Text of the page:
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Judge delays release of bombshell Ghislaine Maxwell court documents

A judge has ruled that bombshell documents in the Ghislaine Maxwell case will remain secret until at least next week after her legal team filed a last-minute appeal 

The documents, which contain hundreds of pages of potentially-incriminating testimony she gave to investigators in 2015, were due to be released today. 

But Maxwell’s lawyers filed an appeal on Wednesday, asking for the papers to remain sealed until at least Monday while they appeal to a Second District court in a last-ditch attempt to keep them under lock and key.

Judge Loretta Preska, who sits as part of the Southern District, agreed to the request – but warned Maxwell’s attorneys they are going over ‘plowed ground’, the New York Post reported.  

Ghislaine Maxwell has won a last-minute reprieve over hundreds of pages of secret documents relating to her sex crime trial, which will now be kept hidden until at least Monday 

Judge Loretta Preska, who had initially ruled the documents must be unsealed today, agreed to keep them hidden until at least Monday while an appeal is filed to a different court

Judge Loretta Preska, who had initially ruled the documents must be unsealed today, agreed to keep them hidden until at least Monday while an appeal is filed to a different court 

Maxwell’s lawyers argued the depositions were confidential and under a protective order, and federal prosecutors in her sex trafficking case wrongfully got a hold of the documents and used them to form some of the charges against her.  

They claim Maxwell was set up for a ‘perjury trap’, alleging Giuffre was ‘privy to and participating in an ongoing criminal investigation’ in 2015 and 2016 where Maxwell was a ‘person of interest’ in that case. 

Maxwell’s attorney Ty Gee wrote that despite a court order that prevented Giuffre from handing over the deposition to law enforcement, the transcript was still leaked to New York prosecutors. 

Meanwhile, Epstein victims are fearful that sex tapes and photos featuring them being abused could be described as part of the unsealed evidence and eventually shown in court during Maxwell’s criminal trial, DailyMail.com can disclose. 

High profile attorney Lisa Bloom, who represents six Epstein victims, says her clients are ‘very concerned’ and she hopes prosecutors will notify victims first if any footage of them is to be used in court.

Maxwell's lawyers argued the depositions were confidential and under a protective order, and federal prosecutors in her sex trafficking case wrongfully got a hold of the documents and used them to form some of the charges against her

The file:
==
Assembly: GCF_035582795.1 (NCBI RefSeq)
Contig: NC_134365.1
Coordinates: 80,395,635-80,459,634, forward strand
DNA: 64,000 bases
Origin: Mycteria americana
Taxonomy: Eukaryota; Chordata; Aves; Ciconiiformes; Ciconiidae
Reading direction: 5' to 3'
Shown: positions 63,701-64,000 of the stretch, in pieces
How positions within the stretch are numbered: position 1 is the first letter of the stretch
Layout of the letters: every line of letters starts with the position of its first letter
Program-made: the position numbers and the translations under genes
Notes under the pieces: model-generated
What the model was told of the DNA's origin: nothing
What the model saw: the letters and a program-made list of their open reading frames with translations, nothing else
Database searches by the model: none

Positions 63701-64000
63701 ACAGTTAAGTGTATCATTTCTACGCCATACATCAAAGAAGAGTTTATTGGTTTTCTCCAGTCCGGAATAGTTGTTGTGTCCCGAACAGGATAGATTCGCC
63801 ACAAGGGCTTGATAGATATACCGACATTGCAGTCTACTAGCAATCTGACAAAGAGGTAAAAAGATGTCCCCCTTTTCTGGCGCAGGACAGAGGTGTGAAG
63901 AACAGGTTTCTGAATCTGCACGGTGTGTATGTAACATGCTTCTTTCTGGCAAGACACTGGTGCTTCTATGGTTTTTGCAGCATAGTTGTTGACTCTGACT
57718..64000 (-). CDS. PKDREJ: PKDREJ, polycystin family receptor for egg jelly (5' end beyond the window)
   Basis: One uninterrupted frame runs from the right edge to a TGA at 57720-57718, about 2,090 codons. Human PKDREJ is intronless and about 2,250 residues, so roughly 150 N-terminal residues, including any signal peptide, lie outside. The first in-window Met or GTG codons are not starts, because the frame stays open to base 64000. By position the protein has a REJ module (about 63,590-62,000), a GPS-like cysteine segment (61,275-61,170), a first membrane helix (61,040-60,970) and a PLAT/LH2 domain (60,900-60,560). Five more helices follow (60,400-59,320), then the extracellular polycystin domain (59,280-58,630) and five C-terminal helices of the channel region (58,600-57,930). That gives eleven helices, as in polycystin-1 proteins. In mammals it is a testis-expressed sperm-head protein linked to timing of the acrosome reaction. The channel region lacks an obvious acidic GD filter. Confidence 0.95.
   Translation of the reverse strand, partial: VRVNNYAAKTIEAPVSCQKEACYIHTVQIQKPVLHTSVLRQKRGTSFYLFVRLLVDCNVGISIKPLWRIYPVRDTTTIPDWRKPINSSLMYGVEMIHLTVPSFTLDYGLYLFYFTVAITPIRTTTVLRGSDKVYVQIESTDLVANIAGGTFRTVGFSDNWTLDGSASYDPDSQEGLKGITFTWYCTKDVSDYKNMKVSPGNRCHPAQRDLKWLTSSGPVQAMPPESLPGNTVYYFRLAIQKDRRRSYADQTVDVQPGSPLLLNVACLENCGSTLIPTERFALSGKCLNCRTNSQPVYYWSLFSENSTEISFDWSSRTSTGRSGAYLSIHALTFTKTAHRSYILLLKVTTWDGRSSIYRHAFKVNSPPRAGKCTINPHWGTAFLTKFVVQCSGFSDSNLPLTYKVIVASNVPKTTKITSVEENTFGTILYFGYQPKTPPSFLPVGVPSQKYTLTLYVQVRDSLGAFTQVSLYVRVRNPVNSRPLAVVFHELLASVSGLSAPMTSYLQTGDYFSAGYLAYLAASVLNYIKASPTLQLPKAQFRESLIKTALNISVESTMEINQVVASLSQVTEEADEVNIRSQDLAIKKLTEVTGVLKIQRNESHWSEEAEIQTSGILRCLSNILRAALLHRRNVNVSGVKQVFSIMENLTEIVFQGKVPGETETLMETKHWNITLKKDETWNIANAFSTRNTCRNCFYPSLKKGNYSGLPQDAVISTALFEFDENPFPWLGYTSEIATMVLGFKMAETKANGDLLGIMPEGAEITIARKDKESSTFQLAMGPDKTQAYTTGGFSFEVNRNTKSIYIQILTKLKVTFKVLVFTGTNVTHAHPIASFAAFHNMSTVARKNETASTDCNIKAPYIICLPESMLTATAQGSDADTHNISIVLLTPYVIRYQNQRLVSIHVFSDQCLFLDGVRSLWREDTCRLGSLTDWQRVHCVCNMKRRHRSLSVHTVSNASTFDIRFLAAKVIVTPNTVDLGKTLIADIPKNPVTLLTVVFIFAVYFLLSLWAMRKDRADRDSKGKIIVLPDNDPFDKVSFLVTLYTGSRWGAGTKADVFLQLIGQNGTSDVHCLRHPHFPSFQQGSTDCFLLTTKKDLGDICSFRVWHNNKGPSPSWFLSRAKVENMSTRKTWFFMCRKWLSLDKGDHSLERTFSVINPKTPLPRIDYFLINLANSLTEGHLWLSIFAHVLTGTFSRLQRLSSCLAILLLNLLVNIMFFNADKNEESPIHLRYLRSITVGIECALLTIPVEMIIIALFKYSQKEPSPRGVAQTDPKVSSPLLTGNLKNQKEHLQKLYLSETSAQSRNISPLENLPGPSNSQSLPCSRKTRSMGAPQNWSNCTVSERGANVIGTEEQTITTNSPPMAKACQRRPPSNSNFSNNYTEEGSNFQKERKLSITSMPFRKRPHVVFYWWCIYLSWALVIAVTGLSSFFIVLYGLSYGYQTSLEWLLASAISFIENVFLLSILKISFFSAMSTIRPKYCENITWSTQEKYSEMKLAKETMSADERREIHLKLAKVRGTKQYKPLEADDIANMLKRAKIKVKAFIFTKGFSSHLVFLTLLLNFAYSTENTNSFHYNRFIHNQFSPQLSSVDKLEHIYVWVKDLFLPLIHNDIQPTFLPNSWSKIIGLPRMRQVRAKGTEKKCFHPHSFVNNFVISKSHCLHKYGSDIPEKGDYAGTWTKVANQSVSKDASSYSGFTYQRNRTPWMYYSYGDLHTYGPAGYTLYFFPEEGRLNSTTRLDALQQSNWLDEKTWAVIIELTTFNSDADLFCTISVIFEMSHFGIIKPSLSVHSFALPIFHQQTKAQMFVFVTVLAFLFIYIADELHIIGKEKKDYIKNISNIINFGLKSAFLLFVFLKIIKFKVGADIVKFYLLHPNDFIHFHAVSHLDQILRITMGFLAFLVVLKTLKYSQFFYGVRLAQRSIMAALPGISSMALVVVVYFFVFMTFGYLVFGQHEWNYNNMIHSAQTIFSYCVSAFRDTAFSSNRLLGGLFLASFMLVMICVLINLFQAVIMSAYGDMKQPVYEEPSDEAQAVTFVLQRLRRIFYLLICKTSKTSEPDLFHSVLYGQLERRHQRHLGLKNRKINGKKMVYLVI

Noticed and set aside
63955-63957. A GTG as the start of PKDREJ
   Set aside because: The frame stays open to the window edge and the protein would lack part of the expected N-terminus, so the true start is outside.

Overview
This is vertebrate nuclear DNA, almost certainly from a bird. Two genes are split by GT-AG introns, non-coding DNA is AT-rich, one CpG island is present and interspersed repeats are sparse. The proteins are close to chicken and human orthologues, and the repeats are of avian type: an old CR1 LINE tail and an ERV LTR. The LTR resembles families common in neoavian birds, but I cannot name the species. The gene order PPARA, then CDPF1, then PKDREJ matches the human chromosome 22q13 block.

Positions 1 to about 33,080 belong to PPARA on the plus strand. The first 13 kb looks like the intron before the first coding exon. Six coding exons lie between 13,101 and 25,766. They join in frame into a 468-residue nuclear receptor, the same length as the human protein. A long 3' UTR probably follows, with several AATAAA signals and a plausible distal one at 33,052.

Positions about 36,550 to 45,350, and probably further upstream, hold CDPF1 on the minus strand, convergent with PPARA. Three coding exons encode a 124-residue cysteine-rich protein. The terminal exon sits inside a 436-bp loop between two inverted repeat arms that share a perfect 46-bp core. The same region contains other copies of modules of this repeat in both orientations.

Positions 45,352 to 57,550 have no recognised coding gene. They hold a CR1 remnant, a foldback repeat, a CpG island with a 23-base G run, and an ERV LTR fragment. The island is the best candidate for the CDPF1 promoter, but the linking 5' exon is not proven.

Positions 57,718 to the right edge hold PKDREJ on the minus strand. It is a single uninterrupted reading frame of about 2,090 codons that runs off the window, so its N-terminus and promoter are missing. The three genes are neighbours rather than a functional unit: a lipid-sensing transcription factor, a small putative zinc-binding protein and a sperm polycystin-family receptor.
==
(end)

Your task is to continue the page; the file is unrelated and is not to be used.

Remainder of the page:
Maxwell’s lawyers argued the depositions were confidential and under a protective order, and federal prosecutors in her sex trafficking case wrongfully got a hold of the documents and used them to form some of the charges against her 

Epstein victims are fearful that sex tapes and photographs featuring them being abused could be described as part of the unsealed evidence and eventually shown in court during Maxwell's criminal trial, DailyMail.com can disclose. Pictured: Epstein survivor Virginia Roberts Giuffre

Epstein victims are fearful that sex tapes and photographs featuring them being abused could be described as part of the unsealed evidence and eventually shown in court during Maxwell’s criminal trial, DailyMail.com can disclose. Pictured: Epstein survivor Virginia Roberts Giuffre  

‘We know that the FBI got hundreds of photos a year ago, but what about the recordings, what about the videos? We know that Epstein did record a lot,’ she said.

‘Even with the news of the photos, my clients were very concerned, ”are their nude photos of me in the hands of the FBI right now?”, they are very concerned about that, ‘do they show me underage in a sex act?’

‘My clients want to know if there are any images that were retrieved from Epstein’s home and that’s still something that causes them a lot of anguish even now a year later.

‘What’s more, should any of this footage be presented in court we would like to be notified first if any of our clients are depicted.’

Another attorney, Florida based lawyer Spencer Kuvin, who also reps six Epstein victims, said his clients are ‘incredibly embarrassed and upset’ that footage could be aired in a courtroom.

‘Any active prosecution that may involve video tapes or the fear of video tapes being utilized by the prosecution is going to bring about anxiety to my clients,’ he said.

‘Having said that my clients would want Ghislaine Maxwell to be prosecuted to the full extent of the law, as well as any co-conspirators.’

Of the six young women Kuvin reps in the Epstein case two were involved in the original case against the now deceased billionaire financier in 2007/2008. One of these women was in the probable cause affidavit, Kuvin says.

He told DailyMail.com: ‘One of the things that my clients were worried about, even back then, was that there were cameras in Epstein’s home in Palm Beach that recorded various different sex acts that they may have been involved in and they were incredibly embarrassed and upset as young women that they would be seen in these images and that they may be used in any prosecution.’

High profile attorney Lisa Bloom, who represents six Epstein victims, says her clients are 'very concerned' about the footage

High profile attorney Lisa Bloom, who represents six Epstein victims, says her clients are ‘very concerned’ about the footage